Electroconvulsive shock ameliorates disease
processes and extends survival in huntingtin
Mohamed R. Mughal1, Akanksha Baharani2, Srinivasulu Chigurupati1,2, Tae Gen Son1,
Edmund Chen1, Peter Yang1, Eitan Okun1, Thiruma Arumugam3, Sic L. Chan2,∗
and Mark P. Mattson1,4,∗
1Laboratory of Neurosciences, National Institute on Aging Intramural Research Program, Biomedical Research
Center, Baltimore, MD 21224, USA,2Burnett School of Biomedical Sciences, College of Medicine, University of
Central Florida, Orlando, FL 32816, USA,3School of Biomedical Sciences, University of Queensland, Brisbane,
Australia and4Department of Neuroscience, Johns Hopkins University School of Medicine, Baltimore, MD 21205, USA
Received October 12, 2010; Revised October 12, 2010; Accepted November 19, 2010
Huntington’s disease (HD) is an inherited neurodegenerative disorder caused by expanded polyglutamine
repeats in the huntingtin (Htt) protein. Mutant Htt may damage and kill striatal neurons by a mechanism invol-
ving reduced production of brain-derived neurotrophic factor (BDNF) and increased oxidative and metabolic
stress. Because electroconvulsive shock (ECS) can stimulate the production of BDNF and protect neurons
against stress, we determined whether ECS treatment would modify the disease process and provide a thera-
peutic benefit in a mouse model of HD. ECS (50 mA for 0.2 s) or sham treatment was administered once
weekly to male N171-82Q Htt mutant mice beginning at 2 months of age. Endpoints measured included
motor function, striatal and cortical pathology, and levels of protein chaperones and BDNF. ECS treatment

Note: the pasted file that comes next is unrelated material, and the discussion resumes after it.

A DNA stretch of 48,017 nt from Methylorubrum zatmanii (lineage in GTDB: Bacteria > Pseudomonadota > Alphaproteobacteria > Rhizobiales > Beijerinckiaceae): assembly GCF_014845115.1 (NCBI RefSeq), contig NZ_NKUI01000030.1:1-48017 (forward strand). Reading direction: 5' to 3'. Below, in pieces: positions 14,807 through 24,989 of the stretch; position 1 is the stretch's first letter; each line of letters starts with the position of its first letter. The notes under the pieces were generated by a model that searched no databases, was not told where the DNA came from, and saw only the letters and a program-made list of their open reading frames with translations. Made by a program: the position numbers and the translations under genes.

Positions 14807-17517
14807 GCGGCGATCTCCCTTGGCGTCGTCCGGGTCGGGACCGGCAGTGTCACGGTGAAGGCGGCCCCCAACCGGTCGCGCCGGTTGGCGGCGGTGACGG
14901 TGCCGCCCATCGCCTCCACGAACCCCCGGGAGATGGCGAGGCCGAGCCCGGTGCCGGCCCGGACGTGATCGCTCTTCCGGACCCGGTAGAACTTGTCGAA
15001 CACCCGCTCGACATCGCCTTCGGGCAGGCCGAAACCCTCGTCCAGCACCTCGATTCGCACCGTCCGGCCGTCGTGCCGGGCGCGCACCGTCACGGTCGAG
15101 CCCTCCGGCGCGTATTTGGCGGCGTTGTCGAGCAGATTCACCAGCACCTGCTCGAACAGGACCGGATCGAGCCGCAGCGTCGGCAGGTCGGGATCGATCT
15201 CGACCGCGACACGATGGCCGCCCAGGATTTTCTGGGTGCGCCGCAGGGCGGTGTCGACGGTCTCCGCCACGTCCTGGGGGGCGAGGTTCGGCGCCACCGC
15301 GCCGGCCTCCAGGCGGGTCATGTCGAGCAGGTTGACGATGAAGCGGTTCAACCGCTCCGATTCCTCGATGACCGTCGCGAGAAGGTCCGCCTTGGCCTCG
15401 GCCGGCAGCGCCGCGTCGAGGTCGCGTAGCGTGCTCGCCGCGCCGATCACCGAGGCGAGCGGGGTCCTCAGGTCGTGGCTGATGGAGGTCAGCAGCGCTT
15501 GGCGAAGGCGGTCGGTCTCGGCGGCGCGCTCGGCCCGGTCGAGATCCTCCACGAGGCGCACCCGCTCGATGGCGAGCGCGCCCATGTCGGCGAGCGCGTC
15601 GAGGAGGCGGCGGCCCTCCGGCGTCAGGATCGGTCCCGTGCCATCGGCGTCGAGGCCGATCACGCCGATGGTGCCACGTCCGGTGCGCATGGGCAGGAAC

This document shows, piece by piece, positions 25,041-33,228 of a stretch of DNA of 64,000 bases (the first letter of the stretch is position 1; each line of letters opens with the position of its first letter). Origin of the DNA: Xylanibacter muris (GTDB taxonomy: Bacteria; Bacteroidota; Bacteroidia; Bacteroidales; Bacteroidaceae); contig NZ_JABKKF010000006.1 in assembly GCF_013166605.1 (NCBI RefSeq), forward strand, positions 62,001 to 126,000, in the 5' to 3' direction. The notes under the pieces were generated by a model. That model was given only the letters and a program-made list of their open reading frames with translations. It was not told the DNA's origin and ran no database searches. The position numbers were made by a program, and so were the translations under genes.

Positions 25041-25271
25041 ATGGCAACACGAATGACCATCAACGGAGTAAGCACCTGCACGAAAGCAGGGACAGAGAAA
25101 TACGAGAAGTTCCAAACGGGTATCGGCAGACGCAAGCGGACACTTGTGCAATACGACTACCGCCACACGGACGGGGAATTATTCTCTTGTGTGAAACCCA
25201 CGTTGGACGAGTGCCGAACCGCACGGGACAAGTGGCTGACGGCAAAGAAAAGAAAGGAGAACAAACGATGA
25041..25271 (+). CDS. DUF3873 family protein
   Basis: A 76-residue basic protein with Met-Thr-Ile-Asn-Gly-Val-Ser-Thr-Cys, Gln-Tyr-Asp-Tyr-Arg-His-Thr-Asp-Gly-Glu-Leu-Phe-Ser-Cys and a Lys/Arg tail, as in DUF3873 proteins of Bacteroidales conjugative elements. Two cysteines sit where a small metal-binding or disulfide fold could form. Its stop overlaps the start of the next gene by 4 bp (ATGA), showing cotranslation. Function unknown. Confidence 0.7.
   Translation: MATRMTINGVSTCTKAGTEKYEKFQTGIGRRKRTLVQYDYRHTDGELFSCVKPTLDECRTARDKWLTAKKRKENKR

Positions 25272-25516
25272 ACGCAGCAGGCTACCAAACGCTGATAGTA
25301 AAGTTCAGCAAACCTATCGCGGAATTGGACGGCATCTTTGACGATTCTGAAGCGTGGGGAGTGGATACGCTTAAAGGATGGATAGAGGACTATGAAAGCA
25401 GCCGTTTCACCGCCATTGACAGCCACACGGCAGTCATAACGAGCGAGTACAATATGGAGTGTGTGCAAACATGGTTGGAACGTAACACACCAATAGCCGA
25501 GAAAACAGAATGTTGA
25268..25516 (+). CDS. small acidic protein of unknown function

delayed the onset of motor symptoms and body weight loss and extended the survival of HD mice. Striatal
neurodegeneration was attenuated and levels of protein chaperones (Hsp70 and Hsp40) and BDNF were elev-
ated in striatal neurons of ECS-treated compared with sham-treated HD mice. Our findings demonstrate that
ECS can increase the resistance of neurons to mutant Htt resulting in improved functional outcome and
extended survival. The potential of ECS as an intervention in subjects that inherit the mutant Htt gene
merits further consideration.
Huntington’s disease (HD) is an inherited neurological dis-
order that includes prominent motor, psychiatric and cognitive
symptoms resulting from degeneration of neurons in the stria-
tum and cerebral cortex (1). The genetic defect is the presence
of expanded CAG repeats in the huntingtin gene resulting in
long (.36) repeats of the amino acid glutamine in the hunting-
tin protein (Htt) (2,3). The function of normal Htt in neurons is
unknown, although it may play roles in axonal and vesicle traf-
ficking (4) and regulation of synaptic activity (5). Htt is widely
expressed in neurons throughout the brain, and it remains
unclear why striatal medium spiny neurons are particularly
vulnerable to mutant Htt. The precise molecular mechanisms
by which mutant Htt exerts its toxicity remain unknown,
although several pathogenic mechanisms have been proposed
including adverse actions on the mitochondrial function and
neurotrophic signaling (6). In vulnerable neurons, mutant Htt
forms intranuclear inclusions, and a similar protein aggrega-
tion process occurs when mutant Htt is expressed in cultured
cells and transgenic mice (7,8).
One alteration that is implicated in the demise of striatal and
cortical neurons in HD is a deficit in brain-derived neuro-
trophic factor (BDNF). Analyses of postmortem brain tissue
samples from HD patients (9) and from multiple lines of Htt
mutant mice (10,11) have demonstrated reduced levels of